Lawmakers worried about possible 'chilling effect' of DHS social monitoring
Lawmakers pressed for details about privacy safeguards while questioning Homeland Security Department officials at a hearing Feb. 16 about DHS’ ongoing collection and analysis of information from public social media websites.
“This is a delicate and difficult area we have to continue to explore,” Rep. Patrick Meehan, (R-Penn), chair of the House Homeland Security Subcommittee on Counterterrorism and Intelligence, said at the hearing. “It has the potential of creating chilling effect so that someone who is concerned would be more reluctant to write a letter or post on a blog."
Mary Ellen Callahan, chief privacy officer for DHS, told the panel that the department monitors specific approved social media websites around the clock in its operations center for situational awareness of breaking news and events related to security. The information is corroborated and written up into reports that are distributed to state and local agencies.
The department has established privacy policies, protocols and review processes, and works within all privacy laws and constitutional protections of civil rights and freedom of speech, Callahan said. It has rules against collecting personally-identifiable information, with certain exceptions, she added.
Information is collected “based on the ‘what?’ and not on the ‘who?’” Callahan said. The emphasis is on obtaining direct reports about what happened in an incident, rather than identifying who provided the observation, she added, and no names or personal identification is collected except under limited conditions, such as for public officials and journalists. Those names are taken only for the purpose of confirming the information reported, she added.
In addition, she said DHS officials, under appropriate law enforcement authorities, use social media for investigations. The department also utilizes social media for communications and outreach to the public.
Callahan, along with Richard Chavez, director of the office of operations, coordination and planning at DHS, were questioned about a statement from the Electronic Privacy Information Center (EPIC) concerning the monitoring practices that was submitted to the subcommittee members.
For one, EPIC said it filed a Freedom of Information Request for information about the monitoring in April 2011. When no response was received, it filed a lawsuit in December 2011. DHS responded by providing 285 pages of documents, EPIC said.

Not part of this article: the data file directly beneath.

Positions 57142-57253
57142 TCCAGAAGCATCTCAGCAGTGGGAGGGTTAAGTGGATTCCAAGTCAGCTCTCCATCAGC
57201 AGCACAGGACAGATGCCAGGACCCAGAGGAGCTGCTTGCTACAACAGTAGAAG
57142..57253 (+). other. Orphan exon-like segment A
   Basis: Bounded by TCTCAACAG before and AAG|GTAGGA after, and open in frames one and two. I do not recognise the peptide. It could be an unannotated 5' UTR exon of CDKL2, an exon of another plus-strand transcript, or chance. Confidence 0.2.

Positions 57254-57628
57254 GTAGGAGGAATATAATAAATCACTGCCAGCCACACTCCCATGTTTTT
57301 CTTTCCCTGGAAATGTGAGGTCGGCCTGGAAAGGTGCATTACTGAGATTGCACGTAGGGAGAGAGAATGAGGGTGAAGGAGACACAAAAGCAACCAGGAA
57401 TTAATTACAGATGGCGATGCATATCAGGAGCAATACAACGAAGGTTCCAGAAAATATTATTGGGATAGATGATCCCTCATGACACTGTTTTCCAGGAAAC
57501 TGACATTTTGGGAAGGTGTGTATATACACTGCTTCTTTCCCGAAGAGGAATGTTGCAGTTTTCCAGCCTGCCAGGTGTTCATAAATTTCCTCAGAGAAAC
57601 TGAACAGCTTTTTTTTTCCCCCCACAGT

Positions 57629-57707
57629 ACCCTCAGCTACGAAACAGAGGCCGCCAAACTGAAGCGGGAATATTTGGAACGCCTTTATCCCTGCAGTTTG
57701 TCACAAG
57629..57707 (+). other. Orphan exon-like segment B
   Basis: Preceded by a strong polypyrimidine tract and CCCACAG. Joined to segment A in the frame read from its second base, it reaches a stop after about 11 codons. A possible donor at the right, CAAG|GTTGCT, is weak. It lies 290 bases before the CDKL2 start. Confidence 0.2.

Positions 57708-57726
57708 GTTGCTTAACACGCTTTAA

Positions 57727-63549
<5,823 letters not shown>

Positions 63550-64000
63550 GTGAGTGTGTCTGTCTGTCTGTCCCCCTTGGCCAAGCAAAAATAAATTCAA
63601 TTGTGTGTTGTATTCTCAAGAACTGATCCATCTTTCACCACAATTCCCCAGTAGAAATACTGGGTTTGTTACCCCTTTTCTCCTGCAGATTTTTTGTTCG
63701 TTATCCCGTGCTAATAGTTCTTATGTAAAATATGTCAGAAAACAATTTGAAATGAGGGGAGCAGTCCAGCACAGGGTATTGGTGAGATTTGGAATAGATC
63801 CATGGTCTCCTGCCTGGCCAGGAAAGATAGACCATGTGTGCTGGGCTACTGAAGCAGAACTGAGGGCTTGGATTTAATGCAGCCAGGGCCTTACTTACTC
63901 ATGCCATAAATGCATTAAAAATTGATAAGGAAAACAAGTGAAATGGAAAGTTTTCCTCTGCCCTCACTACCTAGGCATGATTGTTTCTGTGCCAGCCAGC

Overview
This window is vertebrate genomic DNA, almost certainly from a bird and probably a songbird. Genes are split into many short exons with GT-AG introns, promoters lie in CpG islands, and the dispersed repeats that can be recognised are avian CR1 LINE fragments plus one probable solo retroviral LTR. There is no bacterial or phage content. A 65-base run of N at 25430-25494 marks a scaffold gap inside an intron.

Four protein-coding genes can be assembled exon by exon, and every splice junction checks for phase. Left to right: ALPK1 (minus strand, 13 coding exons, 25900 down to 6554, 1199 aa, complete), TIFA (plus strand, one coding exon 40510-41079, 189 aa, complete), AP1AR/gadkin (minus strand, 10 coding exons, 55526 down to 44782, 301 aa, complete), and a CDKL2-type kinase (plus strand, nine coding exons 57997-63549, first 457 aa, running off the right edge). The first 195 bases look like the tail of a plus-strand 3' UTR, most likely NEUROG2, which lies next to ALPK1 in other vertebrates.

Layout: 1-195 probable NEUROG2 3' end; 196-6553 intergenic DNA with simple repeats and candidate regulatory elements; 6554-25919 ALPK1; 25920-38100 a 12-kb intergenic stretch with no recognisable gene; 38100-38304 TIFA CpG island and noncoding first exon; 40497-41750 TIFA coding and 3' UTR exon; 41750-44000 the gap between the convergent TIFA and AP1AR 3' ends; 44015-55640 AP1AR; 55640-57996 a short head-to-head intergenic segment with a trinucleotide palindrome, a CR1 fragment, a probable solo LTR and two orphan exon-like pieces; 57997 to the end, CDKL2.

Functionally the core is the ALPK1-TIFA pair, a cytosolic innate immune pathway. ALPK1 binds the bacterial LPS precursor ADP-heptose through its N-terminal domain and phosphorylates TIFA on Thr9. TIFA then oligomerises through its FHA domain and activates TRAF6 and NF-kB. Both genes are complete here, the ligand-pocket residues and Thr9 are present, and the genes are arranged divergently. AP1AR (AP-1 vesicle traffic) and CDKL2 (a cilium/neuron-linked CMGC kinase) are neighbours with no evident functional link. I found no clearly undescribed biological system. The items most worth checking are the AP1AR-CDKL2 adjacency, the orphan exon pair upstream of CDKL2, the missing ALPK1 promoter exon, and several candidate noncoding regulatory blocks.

Callahan apologized for how that FOIA request was handled, saying it was “not acceptable,” adding that she was investigating the matter.
EPIC also said one of the DHS documents indicated a policy of capturing public reaction to major government policies. “These documents clearly show an agency program that aims to document legitimate online dissent and criticism. The agency has not established any legal basis for this program,” EPIC said in the statement.
Callahan said that DHS document cited by EPIC was from February 2010, and it was rejected and never put into operation. “The only place it exists is in my files,” she said.
Lawmakers also questioned Callahan and Chavez about the department’s $11 million contract with General Dynamics Corp. that put contractors to work monitoring social media websites on behalf of DHS. The contract has been in place for at least two years, Chavez said at the hearing.
The contract employees were given instruction about how to work within DHS’ privacy protocols, and the workers’ activity is regularly monitored, Chavez said. The workers search the social media websites using an approved list of keywords, such as “disaster” and “tornado,” to determine where major incidents might be occurring, he said.
Meehan said the concerns being raised are not primarily about disasters, but rather about any monitoring that might target individuals for making negative statements about the government, or for other political reasons.
DHS needs to ensure that “the United States will not be Big Brother,” said Rep. Jackie Speier, D-Calif., the senior Democrat on the subcommittee, adding that she was “deeply troubled” by recent anecdotal reports on the monitoring.
Ginger McCall, staff counsel for EPIC, said afterward that it was "overall a good hearing. Congress displayed strong understanding of the civil liberties and legal issues associated with [the] DHS program."